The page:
By Daniel Dunaief
Ever since Ancient Romans and Greeks looked to the stars at night, humans have turned those pinpricks of light that interrupt the darkness into mythological stories.
Two years from now, using a state-of-the-art telescope located in Cerro Pachón ridge in Northern Chile, scientists may take light from 12 billion light years away and turn it into a factual understanding of the forces operating on distant galaxies, causing the universe to expand and the patterns of movement for those pinpricks of light.
While they are awaiting the commissioning of the Vera C. Rubin Observatory, researchers including Brookhaven National Laboratory Physicist Anže Slosar are preparing for a deluge of daily data — enough to fill 15 laptops each night.
An analysis coordinator of the Large Synoptic Survey Telescope’s dark energy science collaboration, Slosar and other researchers from around the world will have a unique map with catalogs spanning billions of galaxies.
“For the past five years, we have been getting ready for the data without having any data,” said Slosar. Once the telescope starts producing information, the information will come out at a tremendous rate.
“Analyzing it will be a major undertaking,” Slosar explained in an email. “We are getting ready and hope that we’ll be ready in time, but the proof is in the pudding.”
The Vera C. Rubin Observatory is named for the late astronomer who blazed a trail for women in the field from the time she earned her Bachelor’s Degree from Vassar until she made an indelible mark studying the rotation of stars.
Slosar called Rubin a “true giant of astronomy” whose work was “instrumental in the discovery of dark matter.”
Originally called the Large Synoptic Survey Telescope (LSST), the Rubin Observatory has several missions, including understanding dark matter and dark energy, monitoring hazardous asteroids and the remote solar system, observing the transient optical sky and understanding the formation and structure of the Milky Way.
The study of the movement of distant galaxies, as well as the way objects interfere with the light they send into space, helps cosmologists such as Slosar understand the forces that affect the universe as well as current and ancient history since the Big Bang.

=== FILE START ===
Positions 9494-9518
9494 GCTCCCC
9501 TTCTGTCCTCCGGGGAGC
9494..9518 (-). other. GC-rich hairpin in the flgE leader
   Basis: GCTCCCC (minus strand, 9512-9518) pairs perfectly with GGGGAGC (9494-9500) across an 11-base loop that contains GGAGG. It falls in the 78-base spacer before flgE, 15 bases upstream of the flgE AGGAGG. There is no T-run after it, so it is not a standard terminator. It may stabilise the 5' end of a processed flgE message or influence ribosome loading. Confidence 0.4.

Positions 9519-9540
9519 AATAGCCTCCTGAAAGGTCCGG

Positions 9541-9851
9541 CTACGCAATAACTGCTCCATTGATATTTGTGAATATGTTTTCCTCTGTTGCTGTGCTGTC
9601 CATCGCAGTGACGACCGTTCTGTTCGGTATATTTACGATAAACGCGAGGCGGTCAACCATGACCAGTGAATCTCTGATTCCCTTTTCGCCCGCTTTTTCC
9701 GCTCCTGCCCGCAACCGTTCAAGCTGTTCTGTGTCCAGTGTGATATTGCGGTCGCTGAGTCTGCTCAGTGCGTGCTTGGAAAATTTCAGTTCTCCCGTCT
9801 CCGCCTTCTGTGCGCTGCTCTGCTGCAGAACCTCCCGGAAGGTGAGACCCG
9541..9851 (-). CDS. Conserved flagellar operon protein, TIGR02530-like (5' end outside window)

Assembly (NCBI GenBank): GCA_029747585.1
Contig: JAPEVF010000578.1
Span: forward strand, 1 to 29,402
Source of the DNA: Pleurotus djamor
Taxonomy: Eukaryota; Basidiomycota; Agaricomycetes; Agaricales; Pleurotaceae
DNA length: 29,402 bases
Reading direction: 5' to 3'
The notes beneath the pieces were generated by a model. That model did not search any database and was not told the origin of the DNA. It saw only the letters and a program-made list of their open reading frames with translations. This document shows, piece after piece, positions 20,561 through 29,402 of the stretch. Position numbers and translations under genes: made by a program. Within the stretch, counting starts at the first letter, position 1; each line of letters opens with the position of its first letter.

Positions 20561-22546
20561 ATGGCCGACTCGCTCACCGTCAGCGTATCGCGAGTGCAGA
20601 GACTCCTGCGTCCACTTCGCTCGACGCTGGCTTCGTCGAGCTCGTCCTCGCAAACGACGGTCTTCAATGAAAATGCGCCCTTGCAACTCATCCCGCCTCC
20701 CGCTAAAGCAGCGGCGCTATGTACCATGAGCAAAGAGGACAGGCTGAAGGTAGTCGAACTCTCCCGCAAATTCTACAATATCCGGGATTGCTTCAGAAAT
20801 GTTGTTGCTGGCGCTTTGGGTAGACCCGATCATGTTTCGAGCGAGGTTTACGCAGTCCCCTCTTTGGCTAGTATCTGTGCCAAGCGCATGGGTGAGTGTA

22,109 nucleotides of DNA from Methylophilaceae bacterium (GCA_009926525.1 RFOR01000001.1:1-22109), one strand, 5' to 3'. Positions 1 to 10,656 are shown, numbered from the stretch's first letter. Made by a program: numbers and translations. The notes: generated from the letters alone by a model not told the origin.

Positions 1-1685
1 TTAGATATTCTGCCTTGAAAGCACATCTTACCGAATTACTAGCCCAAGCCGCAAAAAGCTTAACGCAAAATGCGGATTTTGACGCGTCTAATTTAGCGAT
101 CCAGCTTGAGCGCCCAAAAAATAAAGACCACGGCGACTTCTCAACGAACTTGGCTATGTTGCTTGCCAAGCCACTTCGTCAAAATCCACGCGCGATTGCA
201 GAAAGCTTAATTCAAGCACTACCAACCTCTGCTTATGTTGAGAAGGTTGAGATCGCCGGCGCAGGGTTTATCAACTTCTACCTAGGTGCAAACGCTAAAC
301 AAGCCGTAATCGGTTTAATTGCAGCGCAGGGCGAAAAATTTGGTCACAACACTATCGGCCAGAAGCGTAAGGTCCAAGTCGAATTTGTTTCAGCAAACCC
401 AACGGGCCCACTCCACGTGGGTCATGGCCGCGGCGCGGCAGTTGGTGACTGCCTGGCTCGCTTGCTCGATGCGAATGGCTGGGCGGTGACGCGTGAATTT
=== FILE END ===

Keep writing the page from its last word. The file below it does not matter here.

According to Slosar, the observatory will address some of its goals by collecting data in five realms including examining large structures, which are clustered in the sky. By studying the statistical properties of the galaxies as a function of their distance, scientists can learn about the forces operating on them.
Another area of study involves weak lensing. A largely statistical measure, weak lensing allows researchers to explore how images become distorted when their light source passes near a gravitational force. The lensing causes the image to appear as if it were printed on a cloth and stretched out so that it becomes visually distorted.
In strong lensing, a single image can appear as two sources of light when it passes through a dense object. Albert Einstein worked out the mathematical framework that allows researchers to make these predictions. The first of thousands of strong lensing effects was discovered in 1979. Slosar likens this process to the way light behind a wine glass bends and appears to be coming from two directions as it passes around and through the glass.
The fourth effect, called a supernova, occurs when an exploding star reaches critical mass and collapses under its own weight, releasing enough light to make a distant star brighter than an entire galaxy. A supernova in the immediate vicinity of Earth would be so bright, “it would obliterate all life on Earth.”
With the observatory scanning the entire sky, scientists might see these supernova every day. Using the brightness of the supernova, scientists can determine the distance to the object.
Scientists hope they will be lucky enough to see a supernova in a strongly lensed galaxy. Strong lensing amplifies the light and would allow scientists to see the supernova that are otherwise too distant for the telescope to observe.
Finally, the observatory can explore galaxy clusters, which are a rare collection of galaxies. The distribution of these galaxies in these clusters and how they are distributed relative to each other can indicate the forces operating within and between them.
The BNL scientist, who is originally from Slovenia, is a group leader for the BNL team, which has seven researchers, including post docs. As the analysis coordinator of the dark energy science collaboration, he also coordinates 300 people. Their efforts, he said, involve a blend of independent work following their particular interests and a collective effort to prepare for the influx of data.
Slosar said his responsibility is to have a big-picture overview of all the pieces the project needs. He is thrilled that this project, which was so long in the planning and development stage, is now moving closer to becoming a reality. He said he has spent five years on the project, while some people at BNL have spent closer to 20 years, as LSST was conceived as a dark matter telescope in 1996.
Scientists hope the observatory will produce new information that informs current understanding and forms the basis of future theories.
As a national laboratory, BNL was involved in numerous phases of development for the observatory, which had several different leaders. The SLAC National Accelerator in Stanford led the development of the camera that will be integrated into the telescope. BNL will also continue to play a role in the data analysis and interpretation.
“Fundamentally, I just want to understand how the universe operates and why it is like this and not different,” said Slosar.